Formed in 1998 as a commentary on manufactured boy bands and MTV’s consumeristic world, Gorillaz are an interchangeable supergroup of sorts, founded by and made up of Damon Albarn (vocalist of Blur) and artist Jamie Hewlett of the Tank Girl comics. But that’s not the full story. The very nature of a virtual band demands a visual narrative, a fiction made up of avatars, so let me begin again: Gorillaz are a four-piece band made up of the animated characters 2-D (vocals and keyboards), Murdoc Niccals (bass guitar), Noodle (guitar, keyboards and vocals) and Russel Hobbs (drums).

With the release of their self-titled album in 2001, Hewlett directed a series of videos to introduce audiences to the band and created an interactive website that showed off their home and studio. In 2006, alongside the release of their album Demon Days, they published an autobiographical book (written by the “real” drummer Cass Browne), adding further fiction to the Gorillaz concept. It all paid off, because unless you count Alvin and the Chipmunks, Gorillaz are the most successful virtual band in the history of the world. Given this, the band’s inclusion in Illuminate Adelaide – a festival of art and light – feels almost destined.

In early Gorillaz performances, the live band hid behind screens so audiences could focus on the abstract band, who were presented in a tough and cool style of animation on giant screens. Variations of the performances followed in the years to come, but these days, as in last night’s concert, a live band plays in front of a screen for everyone to see.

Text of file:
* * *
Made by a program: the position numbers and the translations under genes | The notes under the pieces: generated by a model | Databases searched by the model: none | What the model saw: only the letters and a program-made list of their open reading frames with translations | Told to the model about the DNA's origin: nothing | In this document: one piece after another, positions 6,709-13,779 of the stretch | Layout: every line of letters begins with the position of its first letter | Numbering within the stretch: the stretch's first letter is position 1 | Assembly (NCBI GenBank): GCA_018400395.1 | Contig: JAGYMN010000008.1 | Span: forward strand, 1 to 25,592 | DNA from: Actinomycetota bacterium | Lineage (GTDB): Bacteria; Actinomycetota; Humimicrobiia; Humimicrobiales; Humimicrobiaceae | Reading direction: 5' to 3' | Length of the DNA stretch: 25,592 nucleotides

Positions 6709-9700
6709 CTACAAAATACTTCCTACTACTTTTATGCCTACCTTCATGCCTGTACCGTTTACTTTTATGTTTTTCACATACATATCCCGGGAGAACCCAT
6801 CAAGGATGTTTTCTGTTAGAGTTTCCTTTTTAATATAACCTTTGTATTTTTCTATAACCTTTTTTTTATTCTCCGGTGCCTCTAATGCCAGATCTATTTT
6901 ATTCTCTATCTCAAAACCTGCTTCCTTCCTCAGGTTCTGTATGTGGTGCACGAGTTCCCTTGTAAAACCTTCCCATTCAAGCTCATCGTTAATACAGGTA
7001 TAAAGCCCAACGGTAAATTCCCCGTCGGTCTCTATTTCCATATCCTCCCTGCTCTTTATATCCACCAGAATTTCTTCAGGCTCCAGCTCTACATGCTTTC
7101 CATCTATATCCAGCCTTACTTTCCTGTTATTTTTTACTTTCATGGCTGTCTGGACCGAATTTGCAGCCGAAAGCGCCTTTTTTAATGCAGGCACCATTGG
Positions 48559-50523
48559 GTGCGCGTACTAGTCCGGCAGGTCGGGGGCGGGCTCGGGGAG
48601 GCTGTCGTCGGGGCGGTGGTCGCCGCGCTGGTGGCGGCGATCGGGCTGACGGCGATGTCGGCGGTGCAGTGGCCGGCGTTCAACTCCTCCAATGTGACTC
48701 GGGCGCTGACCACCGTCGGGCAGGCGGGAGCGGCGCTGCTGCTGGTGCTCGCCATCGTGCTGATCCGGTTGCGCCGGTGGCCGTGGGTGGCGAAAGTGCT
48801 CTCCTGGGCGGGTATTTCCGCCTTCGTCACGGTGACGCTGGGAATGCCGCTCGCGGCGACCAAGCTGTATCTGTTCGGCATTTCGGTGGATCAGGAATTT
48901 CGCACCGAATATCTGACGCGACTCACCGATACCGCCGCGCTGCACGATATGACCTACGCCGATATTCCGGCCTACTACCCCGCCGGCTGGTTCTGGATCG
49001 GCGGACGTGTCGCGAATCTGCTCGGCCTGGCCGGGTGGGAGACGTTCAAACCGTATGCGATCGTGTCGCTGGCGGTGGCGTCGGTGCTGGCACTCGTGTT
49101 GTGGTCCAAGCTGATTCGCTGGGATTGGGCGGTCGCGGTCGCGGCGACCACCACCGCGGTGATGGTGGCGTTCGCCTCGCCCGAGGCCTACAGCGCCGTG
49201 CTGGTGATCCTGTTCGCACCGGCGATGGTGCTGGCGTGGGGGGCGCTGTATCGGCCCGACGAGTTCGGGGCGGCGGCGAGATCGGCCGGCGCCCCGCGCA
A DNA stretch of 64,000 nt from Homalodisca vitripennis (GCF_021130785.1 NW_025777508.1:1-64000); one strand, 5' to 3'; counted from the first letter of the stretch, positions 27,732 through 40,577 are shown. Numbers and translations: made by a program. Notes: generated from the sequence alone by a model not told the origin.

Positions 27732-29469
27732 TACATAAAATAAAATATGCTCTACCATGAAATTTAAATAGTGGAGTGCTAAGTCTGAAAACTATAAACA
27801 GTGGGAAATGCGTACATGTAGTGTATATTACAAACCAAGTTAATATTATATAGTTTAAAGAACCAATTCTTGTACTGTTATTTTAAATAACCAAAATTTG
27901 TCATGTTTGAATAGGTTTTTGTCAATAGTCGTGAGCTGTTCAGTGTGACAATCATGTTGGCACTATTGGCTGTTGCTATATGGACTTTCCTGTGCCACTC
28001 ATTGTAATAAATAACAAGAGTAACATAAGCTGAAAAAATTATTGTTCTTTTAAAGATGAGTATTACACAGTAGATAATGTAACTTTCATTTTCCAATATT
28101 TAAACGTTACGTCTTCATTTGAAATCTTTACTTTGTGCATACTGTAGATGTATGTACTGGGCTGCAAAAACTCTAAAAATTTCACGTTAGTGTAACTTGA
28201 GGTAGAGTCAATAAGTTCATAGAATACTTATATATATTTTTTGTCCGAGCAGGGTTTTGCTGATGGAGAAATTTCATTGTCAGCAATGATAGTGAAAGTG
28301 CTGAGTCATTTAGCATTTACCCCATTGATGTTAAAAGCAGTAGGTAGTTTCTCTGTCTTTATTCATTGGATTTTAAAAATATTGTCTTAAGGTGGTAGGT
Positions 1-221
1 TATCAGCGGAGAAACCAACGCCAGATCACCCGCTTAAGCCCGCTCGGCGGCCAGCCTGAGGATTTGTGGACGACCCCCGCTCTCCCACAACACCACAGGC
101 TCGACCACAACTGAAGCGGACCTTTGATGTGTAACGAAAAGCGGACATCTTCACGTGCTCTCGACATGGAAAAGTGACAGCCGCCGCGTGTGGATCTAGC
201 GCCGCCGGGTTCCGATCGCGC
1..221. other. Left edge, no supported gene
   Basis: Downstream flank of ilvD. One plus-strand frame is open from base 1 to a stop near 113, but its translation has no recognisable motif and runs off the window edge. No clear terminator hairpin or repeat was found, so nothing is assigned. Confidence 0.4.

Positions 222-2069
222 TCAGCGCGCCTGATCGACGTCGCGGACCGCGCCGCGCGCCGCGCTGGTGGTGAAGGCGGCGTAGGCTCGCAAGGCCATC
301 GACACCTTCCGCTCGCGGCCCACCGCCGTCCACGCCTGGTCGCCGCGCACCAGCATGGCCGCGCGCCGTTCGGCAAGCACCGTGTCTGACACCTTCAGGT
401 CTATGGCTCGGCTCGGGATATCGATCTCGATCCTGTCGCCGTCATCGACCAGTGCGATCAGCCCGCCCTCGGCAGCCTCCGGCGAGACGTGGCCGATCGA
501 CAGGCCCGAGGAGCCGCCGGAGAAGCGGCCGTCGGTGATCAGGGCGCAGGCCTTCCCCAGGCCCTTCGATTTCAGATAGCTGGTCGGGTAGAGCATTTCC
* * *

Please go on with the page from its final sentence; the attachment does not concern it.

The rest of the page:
As privileged as we were to view the real musicians in action, there’s something anti-climactic about not looking on to the fantasy world of avatars, which would gel with the immersive art experience that Illuminate promises. But when you hope for holograms – working with very high expectations and a bottomless budget – and instead get high-energy musicianship from a band fronted by Albarn, who’s mastered the art of chunky sounds done smoothly, there’s no need to complain.

Photo: Saige Prime

This show was presented with a large ensemble including special guest artists, instrumentalists and back-up singers, with the set covering music from all the Gorillaz albums. Musically, it was superb, and everyone screamed when the grungy rock quartet took off in their flying campervan on the front-and-centre screen above.

Before the band began their mesh of hip-hop, dance and indie rock that included hypnotic standards such as “Feel Good Inc” and “Clint Eastwood”, Xhosa singer / dancer Moonchild Sanelly warmed up the crowd – or, rather, blew it up like dynamite.

With the sexplosive sass of Nicki Minaj and pure South African tribal joy, Sanelly sang – often in language – a self-stylised “future ghetto punk”, the genre she labelled herself. Pity half the audience – which spanned generations of T-shirt-wearing 40-somethings and blue-haired teens – was still in the foyer, gabbing on about what great music they were about to hear when the great music had already begun.

Photo: Saige Prime

Luckily, Sanelly came back for the Gorillaz set to sing her song “With Love to an Ex”, and completely owned the stage, which is a hard thing to do when paired with Albarn, the seemingly detached, cool-as rock god that he is.

Now, the morning after, I keep seeing him in his pink puffer vest, staring out at the audience as if sizing us up. I keep hearing his voice looping around in my head – the future is coming on, it’s coming on, it’s coming on. What a most excellent start to the day.

Gorillaz performed at the Adelaide Entertainment Centre for one night only as part of the Illuminate Adelaide festival.

 

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